What I Wish I Knew
The season is now underway and with the excitement of a new season there is also the risk of injury. No, I’m not being pessimistic or negative but rather realistic. In truth the majority of injuries happen within the first few weeks of ski season. Many doctors and sports medicine institutes have studied the statistics behind this phenomenon. The reason for this is primarily based on the fact that we haven’t skied or snowboarded in quite sometime. We are rusty, make silly mistakes and ultimately errors in judgement. This is something I wish I had better understood in my own career. Looking back, I find myself saying, “if only I knew then what I know now.” Yes, hindsight is a pain because it makes us feel foolish. Well, perhaps my own folly can help you avoid your own.
Here are a few personal tips that I wish I knew to avoid injury:
Unpreparedness is a recipe for disaster. Feeling unprepared leaves you with a lack of confidence and this is a slippery slope! No pun intended. Whether it’s physical fitness, proper equipment or even frame-of-mind always be prepared. I have found that a checklist often helps me with my needed equipment. For physical fitness, an honest assessment of your conditioning is key to staying within your comfort zone. Give yourself a quick fitness test and assess how you are feeling before hitting the slopes.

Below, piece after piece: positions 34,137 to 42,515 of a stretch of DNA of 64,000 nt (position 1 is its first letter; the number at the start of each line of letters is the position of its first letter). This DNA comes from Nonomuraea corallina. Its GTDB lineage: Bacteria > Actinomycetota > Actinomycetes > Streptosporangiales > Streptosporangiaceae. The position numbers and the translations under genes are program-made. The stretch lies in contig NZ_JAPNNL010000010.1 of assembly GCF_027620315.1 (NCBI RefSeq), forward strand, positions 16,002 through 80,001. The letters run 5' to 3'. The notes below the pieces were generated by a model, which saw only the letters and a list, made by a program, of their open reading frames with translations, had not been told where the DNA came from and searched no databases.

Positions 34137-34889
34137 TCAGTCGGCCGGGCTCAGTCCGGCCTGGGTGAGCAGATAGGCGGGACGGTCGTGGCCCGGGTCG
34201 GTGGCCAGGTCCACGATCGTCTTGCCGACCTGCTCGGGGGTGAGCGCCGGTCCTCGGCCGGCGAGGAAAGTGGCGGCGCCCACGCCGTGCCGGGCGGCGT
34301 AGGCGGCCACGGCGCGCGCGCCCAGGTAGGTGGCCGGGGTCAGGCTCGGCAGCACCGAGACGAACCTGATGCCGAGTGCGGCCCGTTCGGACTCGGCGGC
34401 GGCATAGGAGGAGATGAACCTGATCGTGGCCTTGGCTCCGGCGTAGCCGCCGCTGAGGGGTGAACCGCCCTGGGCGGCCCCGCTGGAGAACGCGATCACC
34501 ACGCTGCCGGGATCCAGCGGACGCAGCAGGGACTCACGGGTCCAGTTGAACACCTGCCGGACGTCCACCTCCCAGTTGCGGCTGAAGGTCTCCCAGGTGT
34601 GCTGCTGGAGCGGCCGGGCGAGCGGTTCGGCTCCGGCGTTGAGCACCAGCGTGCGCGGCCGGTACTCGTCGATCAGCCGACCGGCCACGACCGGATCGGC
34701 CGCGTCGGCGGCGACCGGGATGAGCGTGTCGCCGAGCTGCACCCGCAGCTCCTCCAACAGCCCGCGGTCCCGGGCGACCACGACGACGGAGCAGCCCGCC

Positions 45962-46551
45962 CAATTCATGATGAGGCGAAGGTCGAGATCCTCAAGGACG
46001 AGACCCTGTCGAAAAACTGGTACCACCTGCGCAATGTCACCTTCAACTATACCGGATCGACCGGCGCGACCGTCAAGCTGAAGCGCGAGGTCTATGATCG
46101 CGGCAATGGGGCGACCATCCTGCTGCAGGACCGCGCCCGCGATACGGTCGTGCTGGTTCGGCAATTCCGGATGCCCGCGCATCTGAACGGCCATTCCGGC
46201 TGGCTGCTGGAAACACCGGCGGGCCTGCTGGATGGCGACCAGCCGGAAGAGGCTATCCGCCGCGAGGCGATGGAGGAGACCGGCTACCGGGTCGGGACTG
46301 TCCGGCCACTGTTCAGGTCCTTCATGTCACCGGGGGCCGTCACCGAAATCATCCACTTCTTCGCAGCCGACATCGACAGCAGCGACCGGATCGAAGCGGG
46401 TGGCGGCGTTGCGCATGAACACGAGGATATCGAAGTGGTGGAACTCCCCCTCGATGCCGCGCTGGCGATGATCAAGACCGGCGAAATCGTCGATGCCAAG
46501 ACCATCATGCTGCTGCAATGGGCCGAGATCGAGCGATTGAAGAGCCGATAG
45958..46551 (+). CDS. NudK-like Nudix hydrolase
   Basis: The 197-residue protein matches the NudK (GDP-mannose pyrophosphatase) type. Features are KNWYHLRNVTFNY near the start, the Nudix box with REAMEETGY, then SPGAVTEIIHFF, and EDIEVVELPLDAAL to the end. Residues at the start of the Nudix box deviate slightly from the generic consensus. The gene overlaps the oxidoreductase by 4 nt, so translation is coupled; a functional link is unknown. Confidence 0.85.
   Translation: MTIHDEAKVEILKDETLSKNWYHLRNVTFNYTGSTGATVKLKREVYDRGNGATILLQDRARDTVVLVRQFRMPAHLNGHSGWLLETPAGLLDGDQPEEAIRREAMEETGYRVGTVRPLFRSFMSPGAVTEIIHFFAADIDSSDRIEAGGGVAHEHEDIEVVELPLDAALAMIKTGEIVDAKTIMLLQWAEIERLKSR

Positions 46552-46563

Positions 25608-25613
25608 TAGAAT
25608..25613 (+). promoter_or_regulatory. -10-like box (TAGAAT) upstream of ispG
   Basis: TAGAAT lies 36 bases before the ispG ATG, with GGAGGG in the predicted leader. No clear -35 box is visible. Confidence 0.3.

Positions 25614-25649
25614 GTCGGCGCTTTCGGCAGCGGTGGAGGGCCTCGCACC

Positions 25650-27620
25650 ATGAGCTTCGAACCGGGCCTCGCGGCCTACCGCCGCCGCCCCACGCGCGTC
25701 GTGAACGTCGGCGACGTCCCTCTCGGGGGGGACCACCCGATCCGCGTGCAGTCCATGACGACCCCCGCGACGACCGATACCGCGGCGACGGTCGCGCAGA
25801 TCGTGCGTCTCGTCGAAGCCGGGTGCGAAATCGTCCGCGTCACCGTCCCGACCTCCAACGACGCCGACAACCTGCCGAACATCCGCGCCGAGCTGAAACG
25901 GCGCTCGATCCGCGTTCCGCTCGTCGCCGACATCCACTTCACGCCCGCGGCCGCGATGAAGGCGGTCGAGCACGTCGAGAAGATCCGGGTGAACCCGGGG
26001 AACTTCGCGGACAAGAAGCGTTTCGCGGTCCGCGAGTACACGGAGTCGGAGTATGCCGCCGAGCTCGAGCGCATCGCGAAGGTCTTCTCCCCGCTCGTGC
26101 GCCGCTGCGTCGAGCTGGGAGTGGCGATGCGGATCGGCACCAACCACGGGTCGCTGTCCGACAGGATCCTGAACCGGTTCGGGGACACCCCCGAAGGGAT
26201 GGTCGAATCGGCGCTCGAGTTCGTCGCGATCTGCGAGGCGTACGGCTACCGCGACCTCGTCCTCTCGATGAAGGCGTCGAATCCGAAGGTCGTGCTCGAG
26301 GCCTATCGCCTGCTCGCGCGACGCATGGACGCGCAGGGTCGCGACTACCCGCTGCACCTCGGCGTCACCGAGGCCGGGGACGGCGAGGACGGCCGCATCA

Don’t Rush it:
This is a big aspect of injury prevention and unfortunately something I know all too well. We are a culture of quick-fixes and impatience. Unfortunately, that attitude extends toward our own lives and injuries are often a result. If you are recovering from an injury and looking to get back on snow, ease into to it. Regardless of your physical conditioning, there are movements that are solely unique to skiing or snowboarding. Your muscle memory needs time to be reacquainted with those specifics. Most important, don’t try to jump in right where you left off. Progress is a step-by-step process and should not be rushed.
Listen to that Inner Voice of Reason:
You probably have had that feeling or even premonition leading into situations where you are not comfortable. This is a delicate topic because there is a difference between fear and better judgement. While recovering from many of my own injuries and returning to world cup downhill racing, I experienced the full range of these emotions. Building back to speeds of 70-80 mph is no easy task following horrific crashes. In order to improve and regain our confidence we need to allow ourselves to be pushed within reason. The danger occurs when we are pushed outside of our safety ability and are at risk. I firmly believe you can’t live in a state of fear, but rather a healthy appreciation for your ability and limitations.
I trust these few tips will help you avoid some of the silly misfortunes I suffered in my own skiing career! Most importantly, be responsible and enjoy the incredible gift of a playground we have right in our backyard. Whoop Whoop!
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